Penetration. More than nine out of 10 people eat cheese, with consumption by ABs significantly higher than average.
Value. Over the past five years, volume has increased 15% and value 30% (to £2.5bn this year); similar growth is expected over the next five years.
Price. The average price of cheese increased by more than 12% between 2007 and 2012.
Promotional activity. Many shoppers cite 'low price' and 'on promotion' as purchasing factors. However, while promotions help cheese brands in the short term, they are hitting value growth and margins in the long run.
Demographics. It is predicted that the number of ABs, C2s and over-55s in the UK will increase between now and 2017.
This should be good for the category, because above-average cheese consumption is a characteristic of all three groups.
Types of cheese. Cheddar dominates, accounting for more than half of both value and volume sales. There is also strong growth in recipe cheese (such as feta) and blue cheese.
Brand shares in the UK cheese market, by value, 2011/12*
*moving annual total, 52 weeks to 9 July
Source: Mintel/based on SymphonyIRI Group InfoScan.
Types of cheese bought, July 2012
2,000 internet users aged 16+
The industry's main players
Sam Mitchell, category and strategy director, EU cheese and grocery, Mondelez International (formerly Kraft Foods)
Mitchell began his career as a buyer with UniChem, before joining Kraft as a trade marketing manager.
He recently moved to Zurich to take up his current role, managing Mondelez' cheese and grocery business in the UK and Ireland and leading strategy for cheese and grocery across the EU.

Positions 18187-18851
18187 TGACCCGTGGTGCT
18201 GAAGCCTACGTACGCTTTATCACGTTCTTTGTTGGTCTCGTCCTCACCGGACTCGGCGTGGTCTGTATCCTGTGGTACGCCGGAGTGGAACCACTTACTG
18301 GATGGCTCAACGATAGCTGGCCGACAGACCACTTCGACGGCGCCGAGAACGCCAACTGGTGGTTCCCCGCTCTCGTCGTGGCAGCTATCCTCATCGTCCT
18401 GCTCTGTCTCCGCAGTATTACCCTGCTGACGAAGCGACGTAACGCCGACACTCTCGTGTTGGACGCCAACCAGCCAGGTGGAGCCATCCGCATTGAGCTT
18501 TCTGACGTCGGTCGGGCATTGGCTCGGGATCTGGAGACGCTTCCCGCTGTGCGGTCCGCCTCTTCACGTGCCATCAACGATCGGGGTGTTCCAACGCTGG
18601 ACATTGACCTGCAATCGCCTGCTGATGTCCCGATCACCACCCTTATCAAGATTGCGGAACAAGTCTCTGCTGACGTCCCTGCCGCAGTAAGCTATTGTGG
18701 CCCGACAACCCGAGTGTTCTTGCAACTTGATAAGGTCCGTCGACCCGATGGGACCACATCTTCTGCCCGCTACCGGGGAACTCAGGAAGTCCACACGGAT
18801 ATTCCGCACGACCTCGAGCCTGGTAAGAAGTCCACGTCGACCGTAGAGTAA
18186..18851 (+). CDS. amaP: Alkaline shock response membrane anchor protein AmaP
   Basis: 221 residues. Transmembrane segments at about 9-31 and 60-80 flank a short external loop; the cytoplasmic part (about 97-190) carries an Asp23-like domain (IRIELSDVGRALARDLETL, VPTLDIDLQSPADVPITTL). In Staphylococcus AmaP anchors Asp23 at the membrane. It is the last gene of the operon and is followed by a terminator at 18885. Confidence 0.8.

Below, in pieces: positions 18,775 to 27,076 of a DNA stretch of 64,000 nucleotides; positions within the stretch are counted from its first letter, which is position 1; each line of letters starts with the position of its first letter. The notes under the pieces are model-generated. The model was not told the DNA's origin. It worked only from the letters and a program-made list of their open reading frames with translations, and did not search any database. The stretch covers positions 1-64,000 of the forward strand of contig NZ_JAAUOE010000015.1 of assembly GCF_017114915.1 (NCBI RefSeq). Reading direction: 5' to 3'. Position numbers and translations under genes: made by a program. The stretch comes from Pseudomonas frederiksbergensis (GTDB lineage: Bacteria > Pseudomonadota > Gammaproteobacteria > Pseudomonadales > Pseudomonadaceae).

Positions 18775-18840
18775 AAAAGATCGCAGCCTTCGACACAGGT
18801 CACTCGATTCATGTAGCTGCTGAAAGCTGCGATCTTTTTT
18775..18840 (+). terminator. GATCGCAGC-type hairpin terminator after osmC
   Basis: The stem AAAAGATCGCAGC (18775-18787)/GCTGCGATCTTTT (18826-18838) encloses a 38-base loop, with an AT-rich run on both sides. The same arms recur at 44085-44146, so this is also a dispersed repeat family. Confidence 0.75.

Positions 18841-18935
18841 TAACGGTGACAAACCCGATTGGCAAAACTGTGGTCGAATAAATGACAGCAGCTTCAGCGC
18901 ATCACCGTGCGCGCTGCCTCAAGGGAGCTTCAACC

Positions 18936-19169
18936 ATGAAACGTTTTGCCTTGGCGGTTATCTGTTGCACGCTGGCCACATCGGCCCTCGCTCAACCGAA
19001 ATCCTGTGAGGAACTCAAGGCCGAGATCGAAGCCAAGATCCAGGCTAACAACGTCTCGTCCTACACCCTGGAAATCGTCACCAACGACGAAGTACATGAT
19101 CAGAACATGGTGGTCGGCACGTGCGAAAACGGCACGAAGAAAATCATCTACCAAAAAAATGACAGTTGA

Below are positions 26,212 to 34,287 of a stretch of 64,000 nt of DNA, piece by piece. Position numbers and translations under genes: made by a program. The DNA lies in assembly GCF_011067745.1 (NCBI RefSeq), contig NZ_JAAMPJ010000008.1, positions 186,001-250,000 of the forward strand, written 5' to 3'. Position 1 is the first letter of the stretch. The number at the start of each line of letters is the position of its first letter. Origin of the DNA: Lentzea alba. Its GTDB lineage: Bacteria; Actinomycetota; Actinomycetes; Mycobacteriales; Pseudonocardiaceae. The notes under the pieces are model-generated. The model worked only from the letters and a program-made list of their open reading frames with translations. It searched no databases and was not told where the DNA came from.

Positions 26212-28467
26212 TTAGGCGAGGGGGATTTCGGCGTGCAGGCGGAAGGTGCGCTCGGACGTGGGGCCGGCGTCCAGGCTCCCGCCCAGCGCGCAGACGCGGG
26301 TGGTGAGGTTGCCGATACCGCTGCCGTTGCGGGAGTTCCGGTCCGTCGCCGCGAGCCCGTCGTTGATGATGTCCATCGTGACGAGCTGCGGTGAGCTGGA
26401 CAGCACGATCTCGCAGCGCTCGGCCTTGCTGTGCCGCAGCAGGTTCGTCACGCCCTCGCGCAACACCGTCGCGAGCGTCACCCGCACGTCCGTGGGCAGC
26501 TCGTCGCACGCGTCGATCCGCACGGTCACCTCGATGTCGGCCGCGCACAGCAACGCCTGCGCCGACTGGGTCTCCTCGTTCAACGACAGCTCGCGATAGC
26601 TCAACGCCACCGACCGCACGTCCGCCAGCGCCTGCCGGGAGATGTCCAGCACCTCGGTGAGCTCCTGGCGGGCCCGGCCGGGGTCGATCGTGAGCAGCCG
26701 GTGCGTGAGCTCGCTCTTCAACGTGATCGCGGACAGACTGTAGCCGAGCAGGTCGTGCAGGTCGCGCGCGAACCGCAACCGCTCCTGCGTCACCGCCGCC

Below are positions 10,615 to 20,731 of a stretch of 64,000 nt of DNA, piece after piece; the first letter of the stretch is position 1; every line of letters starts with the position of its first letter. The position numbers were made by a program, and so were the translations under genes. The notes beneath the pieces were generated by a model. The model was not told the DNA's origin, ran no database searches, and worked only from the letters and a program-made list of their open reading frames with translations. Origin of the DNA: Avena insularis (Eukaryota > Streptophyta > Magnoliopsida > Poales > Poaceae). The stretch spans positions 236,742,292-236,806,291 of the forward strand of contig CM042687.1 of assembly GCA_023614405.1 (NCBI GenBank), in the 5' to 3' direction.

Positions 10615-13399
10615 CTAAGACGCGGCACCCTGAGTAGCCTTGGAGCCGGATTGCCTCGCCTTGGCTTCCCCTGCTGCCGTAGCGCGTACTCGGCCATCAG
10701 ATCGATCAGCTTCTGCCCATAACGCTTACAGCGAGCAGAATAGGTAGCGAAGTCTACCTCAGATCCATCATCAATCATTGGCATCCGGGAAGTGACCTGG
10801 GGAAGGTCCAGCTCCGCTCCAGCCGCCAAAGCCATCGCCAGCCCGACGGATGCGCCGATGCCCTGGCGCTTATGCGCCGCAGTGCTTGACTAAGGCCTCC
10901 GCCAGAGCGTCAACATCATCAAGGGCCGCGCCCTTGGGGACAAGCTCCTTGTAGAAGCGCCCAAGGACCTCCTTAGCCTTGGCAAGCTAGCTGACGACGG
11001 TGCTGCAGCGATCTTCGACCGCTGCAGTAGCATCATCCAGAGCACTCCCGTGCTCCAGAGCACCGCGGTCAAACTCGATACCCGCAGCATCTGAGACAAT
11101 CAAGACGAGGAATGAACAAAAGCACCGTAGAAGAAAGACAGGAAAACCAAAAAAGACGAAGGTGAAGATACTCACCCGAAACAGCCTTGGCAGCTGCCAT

Alastair Jackson, marketing director, Adams Foods
Jackson began his career as a marketing assistant with the Milk Marketing Board and has almost 25 years of experience in the dairy industry. He worked for the North Downs Dairy Company and Irish Dairy Board before taking his current role.
Laura Downey, head of marketing, cheese, Dairy Crest
Downey has held the top cheese marketing role at Dairy Crest, which owns the Cathedral City and Davidstow brands, since 2006. She was previously senior brand manager at Britvic and started her career at Unilever.
Winners and losers in the cheese sector
Cathedral City. The leading cheese brand, value sales have grown by more than 20% (yr to July 2012).
Philadelphia. Kraft has invested in both NPD (chocolate Philadelphia with Cadbury in February) and ad support to keep this brand in the second spot with 5% share. It has promoted expanding its use with lenticular lids showing dishes that can be made with the cheese.
Own-label. Accounts for more than half of all sales and appeals to price-focused shoppers. More than three fifths of consumers think own-label tastes as good as branded cheese.
Seriously Strong. The Lactalis McLelland brand lost almost 17% (yr to July 2012) in value sales when it reduced promotional activity. It has looked to NPD to help boost the brand such as Seriously Strong's Cheese Sauce launched in August.
Dairylea. Sales dipped 4% (year to July 2012) but a relaunch with an 'all natural' claim should help boost sales.
This article was first published on marketingmagazine.co.uk